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Tuesday, June 28, 2022

MEA: Two bridges built by China in Pangong area occupied illegally

The government “keeps a constant watch on all developments that have a bearing on India's security and takes all necessary measures to safeguard its sovereignty and territorial integrity,” MEA Spokesperson Arindam Bagchi said.

Written by Krishn Kaushik | New Delhi |
Updated: May 21, 2022 7:16:57 am
Chinese troops dismantling their bunkers at Pangong Tso region, in Ladakh along the India-China border. (File Photo: Indian Army/AP)

CONFIRMING REPORTS of a second bridge being built by China across the Pangong Tso in eastern Ladakh, the Ministry of External Affairs (MEA) said on Friday that “both these bridges are in areas that have continued to be under the illegal occupation of China since the 1960s”. The MEA, in a statement, said India has not accepted China’s “unjustified claim” or “such construction activities”.

The bridge being referred to is a second structure that China is building, right next to the bridge it constructed earlier this year, in an area that lies along India’s claim line. It is more than 20 km east of the point which India says marks the Line of Actual Control (LAC).

“We have seen reports of a bridge being constructed by China on Pangong Lake alongside its earlier bridge. Both these bridges are in areas that have continued to be under the illegal occupation of China since the 1960s. We have never accepted such illegal occupation of our territory, nor have we accepted the unjustified Chinese claim or such construction activities,” MEA spokesperson Arindam Bagchi said in a statement on Friday.

On Thursday, Bagchi had referred to it as a “so-called bridge”. Responding to questions, he had referred to media reports “on the so-called bridge or I don’t know if it’s another bridge — somebody said it’s a second bridge, or if it’s an expansion or widening of the current bridge.” “From a military perspective, I would not be in a position to comment. That I think the Ministry of Defence would be in better position to tell and also the implications of that. But as I said, we monitor such developments and if there’s any update on this, we will share with you,” he had said.

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In his statement on Friday, he reiterated that the government “keeps a constant watch on all developments that have a bearing on India’s security and takes all necessary measures to safeguard its sovereignty and territorial integrity.”

India has “made it clear on several occasions that the Union Territories of Jammu & Kashmir and Ladakh are an integral part of India and we expect other countries to respect India’s sovereignty and territorial integrity,” he said.

In order to “ensure that the nation’s security interests are fully protected, the government has stepped up development of border infrastructure especially since 2014, including construction of roads, bridges, etc”, he said, adding that it remains committed to “the objective of creating infrastructure along the border areas to not only meet India’s strategic and security requirements but also facilitate the economic development of these areas.”

According to senior defence establishment officials, the second bridge is a wider structure that China is building right next to the bridge it had constructed earlier this year. Work on the second bridge has been on for a few months, said sources.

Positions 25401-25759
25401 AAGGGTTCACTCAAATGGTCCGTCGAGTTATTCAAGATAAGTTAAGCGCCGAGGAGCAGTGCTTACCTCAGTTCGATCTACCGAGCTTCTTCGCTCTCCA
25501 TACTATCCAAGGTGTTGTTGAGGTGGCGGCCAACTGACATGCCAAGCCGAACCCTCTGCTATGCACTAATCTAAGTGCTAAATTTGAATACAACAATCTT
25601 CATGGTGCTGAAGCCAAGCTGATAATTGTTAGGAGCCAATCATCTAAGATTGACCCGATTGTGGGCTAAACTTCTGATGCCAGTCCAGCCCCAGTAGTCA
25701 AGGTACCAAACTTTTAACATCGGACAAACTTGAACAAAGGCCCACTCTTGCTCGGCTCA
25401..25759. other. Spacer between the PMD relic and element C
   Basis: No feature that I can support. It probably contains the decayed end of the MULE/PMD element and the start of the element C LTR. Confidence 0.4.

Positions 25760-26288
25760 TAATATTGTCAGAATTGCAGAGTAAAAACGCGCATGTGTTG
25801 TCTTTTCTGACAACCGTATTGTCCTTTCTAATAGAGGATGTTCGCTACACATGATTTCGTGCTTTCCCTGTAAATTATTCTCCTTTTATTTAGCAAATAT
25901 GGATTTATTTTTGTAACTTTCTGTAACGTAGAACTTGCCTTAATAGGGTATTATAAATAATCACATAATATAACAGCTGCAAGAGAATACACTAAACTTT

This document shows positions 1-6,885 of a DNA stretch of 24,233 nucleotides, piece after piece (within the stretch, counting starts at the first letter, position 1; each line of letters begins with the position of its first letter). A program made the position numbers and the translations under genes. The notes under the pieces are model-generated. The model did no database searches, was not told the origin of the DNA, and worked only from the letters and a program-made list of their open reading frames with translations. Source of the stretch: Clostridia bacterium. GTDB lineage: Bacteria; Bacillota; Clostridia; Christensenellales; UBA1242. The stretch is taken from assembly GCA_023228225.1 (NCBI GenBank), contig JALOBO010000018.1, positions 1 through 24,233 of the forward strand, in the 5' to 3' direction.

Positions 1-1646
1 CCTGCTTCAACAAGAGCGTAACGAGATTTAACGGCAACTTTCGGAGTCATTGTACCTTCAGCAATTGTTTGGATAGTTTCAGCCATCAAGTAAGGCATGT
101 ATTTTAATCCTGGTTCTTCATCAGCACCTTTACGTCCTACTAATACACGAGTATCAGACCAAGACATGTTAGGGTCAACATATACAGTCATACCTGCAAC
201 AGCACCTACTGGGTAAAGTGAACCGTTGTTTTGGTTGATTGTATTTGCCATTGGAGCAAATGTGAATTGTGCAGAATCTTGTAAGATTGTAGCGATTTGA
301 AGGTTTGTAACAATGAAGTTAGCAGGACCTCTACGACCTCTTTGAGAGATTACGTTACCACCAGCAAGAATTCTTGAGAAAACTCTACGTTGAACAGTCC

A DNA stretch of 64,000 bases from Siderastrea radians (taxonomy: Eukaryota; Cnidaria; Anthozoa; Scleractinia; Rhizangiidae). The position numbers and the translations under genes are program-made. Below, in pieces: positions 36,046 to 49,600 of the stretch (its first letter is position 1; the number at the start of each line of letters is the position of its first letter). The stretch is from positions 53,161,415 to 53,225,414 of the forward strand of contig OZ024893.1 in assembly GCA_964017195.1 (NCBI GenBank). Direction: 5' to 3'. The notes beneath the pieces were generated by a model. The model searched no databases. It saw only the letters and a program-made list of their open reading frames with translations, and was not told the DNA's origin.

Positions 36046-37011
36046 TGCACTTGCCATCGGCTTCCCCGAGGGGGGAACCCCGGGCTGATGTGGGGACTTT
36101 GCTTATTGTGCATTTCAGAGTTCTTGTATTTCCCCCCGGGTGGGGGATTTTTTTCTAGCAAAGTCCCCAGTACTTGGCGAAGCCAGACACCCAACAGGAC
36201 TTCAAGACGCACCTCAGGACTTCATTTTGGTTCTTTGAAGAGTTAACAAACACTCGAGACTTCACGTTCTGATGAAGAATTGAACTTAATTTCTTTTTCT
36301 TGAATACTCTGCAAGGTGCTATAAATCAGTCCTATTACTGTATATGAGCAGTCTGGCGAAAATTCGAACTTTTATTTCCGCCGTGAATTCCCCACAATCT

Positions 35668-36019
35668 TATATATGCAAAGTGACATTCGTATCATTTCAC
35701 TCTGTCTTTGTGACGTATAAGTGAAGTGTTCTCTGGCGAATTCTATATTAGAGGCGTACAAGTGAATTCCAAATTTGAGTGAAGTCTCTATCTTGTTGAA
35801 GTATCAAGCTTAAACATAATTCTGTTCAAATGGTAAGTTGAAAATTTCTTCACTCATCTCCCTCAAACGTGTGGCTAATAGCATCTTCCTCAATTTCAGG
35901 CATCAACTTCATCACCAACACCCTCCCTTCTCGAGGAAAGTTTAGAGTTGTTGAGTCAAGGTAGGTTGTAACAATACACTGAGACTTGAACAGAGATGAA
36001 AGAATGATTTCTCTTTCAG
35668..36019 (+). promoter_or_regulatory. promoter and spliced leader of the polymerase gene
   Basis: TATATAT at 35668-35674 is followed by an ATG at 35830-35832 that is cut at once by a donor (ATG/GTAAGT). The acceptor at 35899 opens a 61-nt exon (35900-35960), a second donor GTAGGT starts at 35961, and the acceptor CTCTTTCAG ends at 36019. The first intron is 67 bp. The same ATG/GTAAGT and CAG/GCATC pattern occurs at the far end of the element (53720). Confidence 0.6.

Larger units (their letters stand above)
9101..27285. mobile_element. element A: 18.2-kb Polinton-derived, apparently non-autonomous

A senior defence establishment officer said it was earlier thought that the second bridge was a temporary structure built for facilitating work on the first bridge. He said they thought the “first one was the permanent bridge, and the second one was a temporary structure for facilitation.” But, he said, “it is the other way round now”. “This is the permanent bridge” and the first one seems to have been built to help in building this, he said.

The officer said he was not sure about the dimensions of the second bridge. But the first bridge that was visible in satellite images was about 400 metres long and 8 metres wide; it was believed to be built for movement of security forces between the north and south banks of Pangong Tso. These were two of the most contentious friction points during the over two-year-long ongoing standoff in eastern Ladakh. In February 2021, both sides pulled back troops from some of these friction points.

With the second bridge being built right next to the first structure, “we can safely assume it is meant for the forces to move between the north and south banks of the lake,” the officer said. He said the bridge would likely allow for movement of all types of military vehicles, including tanks. “Why else will they make it,” he said, adding that it will facilitate early response and deployment of mechanised forces.

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Asked when the construction work had started, the officer said though the area was being monitored, they “didn’t keep the timelines” for the second bridge as it was assumed to be a temporary structure. However, he said, work has been going on for a few months now.

The bridge is located around 20 km east of Finger 8 on the north bank of the lake, where India says is the point that marks the LAC. But by road, it would be over 35 km from Finger 8. The area has been under Chinese control since 1958, although it is just west of India’s claim line, which, according to India, is its international boundary.

It is just east of a ruin named Khurnak Fort, where China has major frontier defence bases. The region is called Rutong County by China. China has a frontier defence company at the Khurnak Fort, and a water squadron further east at Banmozhang.

The bridge is near the halfway mark of the boomerang-shaped, 135- km-long Pangong Tso. India has about 45 km of the lake under its control.

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